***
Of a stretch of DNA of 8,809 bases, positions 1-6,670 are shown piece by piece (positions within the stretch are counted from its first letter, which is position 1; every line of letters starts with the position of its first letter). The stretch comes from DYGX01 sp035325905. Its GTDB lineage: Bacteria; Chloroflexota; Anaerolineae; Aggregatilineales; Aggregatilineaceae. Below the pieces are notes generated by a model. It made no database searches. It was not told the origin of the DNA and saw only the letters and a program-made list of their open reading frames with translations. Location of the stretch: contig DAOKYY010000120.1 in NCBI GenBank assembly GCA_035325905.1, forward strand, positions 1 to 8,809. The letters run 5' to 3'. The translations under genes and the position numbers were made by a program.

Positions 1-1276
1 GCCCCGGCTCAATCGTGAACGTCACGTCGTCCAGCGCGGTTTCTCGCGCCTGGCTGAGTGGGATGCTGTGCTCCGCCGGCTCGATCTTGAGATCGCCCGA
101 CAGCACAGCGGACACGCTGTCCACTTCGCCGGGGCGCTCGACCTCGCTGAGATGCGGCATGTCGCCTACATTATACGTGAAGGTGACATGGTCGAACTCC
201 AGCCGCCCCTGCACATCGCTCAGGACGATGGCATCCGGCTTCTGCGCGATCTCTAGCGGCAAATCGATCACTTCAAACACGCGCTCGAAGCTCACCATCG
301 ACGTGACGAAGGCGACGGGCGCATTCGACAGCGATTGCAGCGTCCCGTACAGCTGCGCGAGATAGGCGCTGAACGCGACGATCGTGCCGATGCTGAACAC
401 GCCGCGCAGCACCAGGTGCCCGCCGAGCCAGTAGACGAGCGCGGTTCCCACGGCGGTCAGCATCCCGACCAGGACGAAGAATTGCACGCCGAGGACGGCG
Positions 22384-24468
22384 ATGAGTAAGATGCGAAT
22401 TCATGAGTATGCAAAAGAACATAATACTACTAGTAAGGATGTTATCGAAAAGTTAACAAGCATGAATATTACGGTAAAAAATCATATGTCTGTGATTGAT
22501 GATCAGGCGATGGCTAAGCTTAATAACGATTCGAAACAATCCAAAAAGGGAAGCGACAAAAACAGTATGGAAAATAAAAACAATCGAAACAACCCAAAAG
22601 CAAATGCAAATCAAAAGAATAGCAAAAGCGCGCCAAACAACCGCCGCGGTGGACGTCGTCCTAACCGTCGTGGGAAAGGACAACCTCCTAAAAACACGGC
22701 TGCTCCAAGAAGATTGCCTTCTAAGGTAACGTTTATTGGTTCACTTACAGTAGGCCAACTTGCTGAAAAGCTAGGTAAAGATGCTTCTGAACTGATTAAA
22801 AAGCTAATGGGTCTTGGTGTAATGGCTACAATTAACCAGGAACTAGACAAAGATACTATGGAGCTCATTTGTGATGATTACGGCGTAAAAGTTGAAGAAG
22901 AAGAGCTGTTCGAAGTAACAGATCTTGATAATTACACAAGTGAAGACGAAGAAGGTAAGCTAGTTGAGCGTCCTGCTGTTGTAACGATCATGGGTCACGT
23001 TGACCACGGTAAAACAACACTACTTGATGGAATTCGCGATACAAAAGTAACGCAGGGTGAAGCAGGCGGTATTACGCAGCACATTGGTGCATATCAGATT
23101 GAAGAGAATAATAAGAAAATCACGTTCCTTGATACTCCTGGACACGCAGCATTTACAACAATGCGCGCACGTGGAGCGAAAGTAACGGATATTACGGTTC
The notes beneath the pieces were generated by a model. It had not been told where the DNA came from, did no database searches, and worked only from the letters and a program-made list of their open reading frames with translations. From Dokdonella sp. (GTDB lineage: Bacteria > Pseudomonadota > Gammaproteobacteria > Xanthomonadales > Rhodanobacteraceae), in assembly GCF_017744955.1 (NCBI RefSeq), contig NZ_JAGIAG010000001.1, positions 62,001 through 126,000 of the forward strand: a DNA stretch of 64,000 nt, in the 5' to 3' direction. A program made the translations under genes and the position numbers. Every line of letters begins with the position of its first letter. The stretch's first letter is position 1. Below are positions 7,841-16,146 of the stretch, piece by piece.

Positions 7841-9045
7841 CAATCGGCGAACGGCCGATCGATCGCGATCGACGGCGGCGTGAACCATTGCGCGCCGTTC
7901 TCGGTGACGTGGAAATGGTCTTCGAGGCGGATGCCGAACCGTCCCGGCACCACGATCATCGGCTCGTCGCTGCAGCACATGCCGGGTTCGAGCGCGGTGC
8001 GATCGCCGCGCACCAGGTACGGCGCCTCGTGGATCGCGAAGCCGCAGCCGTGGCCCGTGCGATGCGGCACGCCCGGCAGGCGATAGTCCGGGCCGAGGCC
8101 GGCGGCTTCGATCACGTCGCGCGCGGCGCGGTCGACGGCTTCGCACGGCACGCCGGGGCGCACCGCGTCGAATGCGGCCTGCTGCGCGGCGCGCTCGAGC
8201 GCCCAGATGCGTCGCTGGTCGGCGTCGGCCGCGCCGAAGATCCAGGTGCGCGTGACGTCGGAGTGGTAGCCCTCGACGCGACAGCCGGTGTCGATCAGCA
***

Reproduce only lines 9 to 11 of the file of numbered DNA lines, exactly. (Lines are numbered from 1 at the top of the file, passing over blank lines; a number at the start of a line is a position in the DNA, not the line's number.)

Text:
22384 ATGAGTAAGATGCGAAT
22401 TCATGAGTATGCAAAAGAACATAATACTACTAGTAAGGATGTTATCGAAAAGTTAACAAGCATGAATATTACGGTAAAAAATCATATGTCTGTGATTGAT
22501 GATCAGGCGATGGCTAAGCTTAATAACGATTCGAAACAATCCAAAAAGGGAAGCGACAAAAACAGTATGGAAAATAAAAACAATCGAAACAACCCAAAAG